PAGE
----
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CBS News' Lara Logan Was Attacked, Sexually Assaulted In Egypt

CBS News says this image of correspondent Lara Logan was taken in Tahrir Square shortly before she was  assaulted. i i

hide captionCBS News says this image of correspondent Lara Logan was taken in Tahrir Square shortly before she was assaulted.

CBS News
CBS News says this image of correspondent Lara Logan was taken in Tahrir Square shortly before she was  assaulted.

CBS News says this image of correspondent Lara Logan was taken in Tahrir Square shortly before she was assaulted.

CBS News

CBS News' correspondent Lara Logan suffered "a brutal and sustained sexual assault and beating" last Friday in Cairo and is now in a U.S. hospital recovering, the network says.

Here's the statement CBS has posted on its website and forwarded to reporters at other news outlets:

"On Friday February 11, the day Egyptian President Hosni Mubarak stepped down, CBS Correspondent Lara Logan was covering the jubilation in Tahrir Square for a 60 Minutes story when she and her team and their security were surrounded by a dangerous element amidst the celebration. It was a mob of more than 200 people whipped into a frenzy.

"In the crush of the mob, she was separated from her crew. She was surrounded and suffered a brutal and sustained sexual assault and beating before being saved by a group of women and an estimated 20 Egyptian soldiers. She reconnected with the CBS team, returned to her hotel and returned to the United States on the first flight the next morning. She is currently in the hospital recovering.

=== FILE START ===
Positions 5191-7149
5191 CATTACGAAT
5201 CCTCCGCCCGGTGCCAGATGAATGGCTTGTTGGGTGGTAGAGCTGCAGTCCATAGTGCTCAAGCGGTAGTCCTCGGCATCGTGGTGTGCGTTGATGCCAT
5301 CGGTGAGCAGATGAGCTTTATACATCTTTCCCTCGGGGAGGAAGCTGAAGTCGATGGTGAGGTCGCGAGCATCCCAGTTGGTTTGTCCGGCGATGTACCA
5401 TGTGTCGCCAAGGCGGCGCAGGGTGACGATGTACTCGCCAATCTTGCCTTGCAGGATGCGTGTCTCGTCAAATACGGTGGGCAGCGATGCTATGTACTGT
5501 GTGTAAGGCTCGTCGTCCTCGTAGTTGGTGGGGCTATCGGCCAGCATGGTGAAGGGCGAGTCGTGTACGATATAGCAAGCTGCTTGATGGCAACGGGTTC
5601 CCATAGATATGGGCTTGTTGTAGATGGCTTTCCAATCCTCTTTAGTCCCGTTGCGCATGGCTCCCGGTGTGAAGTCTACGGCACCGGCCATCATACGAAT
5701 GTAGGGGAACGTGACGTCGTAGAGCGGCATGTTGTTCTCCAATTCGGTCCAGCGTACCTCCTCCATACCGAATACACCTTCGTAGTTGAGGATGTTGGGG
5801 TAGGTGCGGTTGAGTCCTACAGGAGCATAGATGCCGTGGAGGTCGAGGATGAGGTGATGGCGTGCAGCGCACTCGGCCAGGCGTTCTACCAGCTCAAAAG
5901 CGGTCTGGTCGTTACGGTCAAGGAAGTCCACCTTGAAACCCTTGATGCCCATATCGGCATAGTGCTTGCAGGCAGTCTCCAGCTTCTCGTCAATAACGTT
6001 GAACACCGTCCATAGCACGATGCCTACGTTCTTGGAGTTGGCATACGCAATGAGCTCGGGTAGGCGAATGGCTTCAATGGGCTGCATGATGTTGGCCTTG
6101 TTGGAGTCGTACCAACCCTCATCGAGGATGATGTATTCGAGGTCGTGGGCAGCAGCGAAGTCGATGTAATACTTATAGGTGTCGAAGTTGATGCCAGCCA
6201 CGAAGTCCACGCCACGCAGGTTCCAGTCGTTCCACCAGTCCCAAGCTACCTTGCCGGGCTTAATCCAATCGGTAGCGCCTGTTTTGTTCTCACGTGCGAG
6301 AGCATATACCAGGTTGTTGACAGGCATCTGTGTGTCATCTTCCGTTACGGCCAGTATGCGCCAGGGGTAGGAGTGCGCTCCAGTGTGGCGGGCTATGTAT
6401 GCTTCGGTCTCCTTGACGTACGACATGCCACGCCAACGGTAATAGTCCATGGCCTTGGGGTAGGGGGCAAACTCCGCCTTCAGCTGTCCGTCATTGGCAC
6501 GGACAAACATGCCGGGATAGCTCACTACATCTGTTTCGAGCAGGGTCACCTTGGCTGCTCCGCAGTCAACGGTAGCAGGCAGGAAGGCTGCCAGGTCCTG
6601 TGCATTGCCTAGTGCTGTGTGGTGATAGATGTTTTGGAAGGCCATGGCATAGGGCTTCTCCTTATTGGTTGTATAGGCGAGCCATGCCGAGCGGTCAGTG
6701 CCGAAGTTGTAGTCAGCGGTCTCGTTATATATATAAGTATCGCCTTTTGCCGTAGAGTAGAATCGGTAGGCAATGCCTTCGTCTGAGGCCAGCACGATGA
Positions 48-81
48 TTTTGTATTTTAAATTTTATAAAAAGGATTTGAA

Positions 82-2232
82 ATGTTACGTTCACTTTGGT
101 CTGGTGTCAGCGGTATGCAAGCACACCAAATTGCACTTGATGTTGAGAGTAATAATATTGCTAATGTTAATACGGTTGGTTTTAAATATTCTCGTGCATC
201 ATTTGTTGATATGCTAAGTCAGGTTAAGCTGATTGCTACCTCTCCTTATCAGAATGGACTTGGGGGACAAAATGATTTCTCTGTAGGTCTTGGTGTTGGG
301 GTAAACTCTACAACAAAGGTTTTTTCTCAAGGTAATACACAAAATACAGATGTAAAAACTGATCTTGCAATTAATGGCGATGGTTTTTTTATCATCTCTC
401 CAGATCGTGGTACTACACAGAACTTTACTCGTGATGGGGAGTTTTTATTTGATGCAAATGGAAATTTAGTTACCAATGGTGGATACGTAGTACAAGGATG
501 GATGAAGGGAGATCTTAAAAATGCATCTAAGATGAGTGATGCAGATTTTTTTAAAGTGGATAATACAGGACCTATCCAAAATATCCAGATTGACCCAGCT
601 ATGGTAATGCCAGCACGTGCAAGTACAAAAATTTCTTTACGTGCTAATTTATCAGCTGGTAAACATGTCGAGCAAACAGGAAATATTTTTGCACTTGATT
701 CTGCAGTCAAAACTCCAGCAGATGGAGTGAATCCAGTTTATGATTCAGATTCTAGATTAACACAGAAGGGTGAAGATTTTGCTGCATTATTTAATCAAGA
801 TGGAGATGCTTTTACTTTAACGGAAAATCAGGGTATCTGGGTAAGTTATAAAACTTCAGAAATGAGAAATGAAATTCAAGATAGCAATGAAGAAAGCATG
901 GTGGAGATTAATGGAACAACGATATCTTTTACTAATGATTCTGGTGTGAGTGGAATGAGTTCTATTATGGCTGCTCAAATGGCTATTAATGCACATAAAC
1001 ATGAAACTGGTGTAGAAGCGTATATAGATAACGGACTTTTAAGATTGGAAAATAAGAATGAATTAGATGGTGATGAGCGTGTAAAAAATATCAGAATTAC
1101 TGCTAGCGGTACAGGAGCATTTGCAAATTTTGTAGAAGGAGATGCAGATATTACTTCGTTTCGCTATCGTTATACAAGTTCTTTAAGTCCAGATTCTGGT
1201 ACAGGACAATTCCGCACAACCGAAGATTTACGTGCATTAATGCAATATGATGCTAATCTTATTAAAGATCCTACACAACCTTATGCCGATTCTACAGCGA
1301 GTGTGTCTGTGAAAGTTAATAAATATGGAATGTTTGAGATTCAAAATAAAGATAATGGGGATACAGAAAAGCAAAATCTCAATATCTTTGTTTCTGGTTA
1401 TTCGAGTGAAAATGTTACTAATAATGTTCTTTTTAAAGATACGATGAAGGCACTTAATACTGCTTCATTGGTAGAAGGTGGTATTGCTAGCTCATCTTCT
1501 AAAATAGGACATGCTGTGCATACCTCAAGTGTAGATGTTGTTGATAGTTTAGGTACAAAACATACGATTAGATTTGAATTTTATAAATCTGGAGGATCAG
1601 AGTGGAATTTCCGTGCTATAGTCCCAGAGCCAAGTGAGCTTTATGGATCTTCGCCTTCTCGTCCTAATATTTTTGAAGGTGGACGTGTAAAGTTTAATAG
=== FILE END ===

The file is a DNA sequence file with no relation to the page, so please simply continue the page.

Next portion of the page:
"There will be no further comment from CBS News and Correspondent Logan and her family respectfully request privacy at this time."

Update at 5:05 p.m. ET: NPR's David Folkenflik, reporting for our Newscast, notes that in previous days in Egypt, "dozens of other journalists were beaten or taken into custody. ... The Committee to Protect Journalists argued it was part of a last ditch effort by Mubarak supporters to censor news of the uprising."

The CPJ documented some of those attacks here, here and here.

Last Friday, the day Logan was attacked, Esquire's The Politics Blog published a post in which she talked about having been detained and interrogated overnight by Egyptian authorities the week before.

Update at 9:10 a.m., Feb. 16: "Why Have Many Comments About The Attack On Lara Logan Been Removed?"

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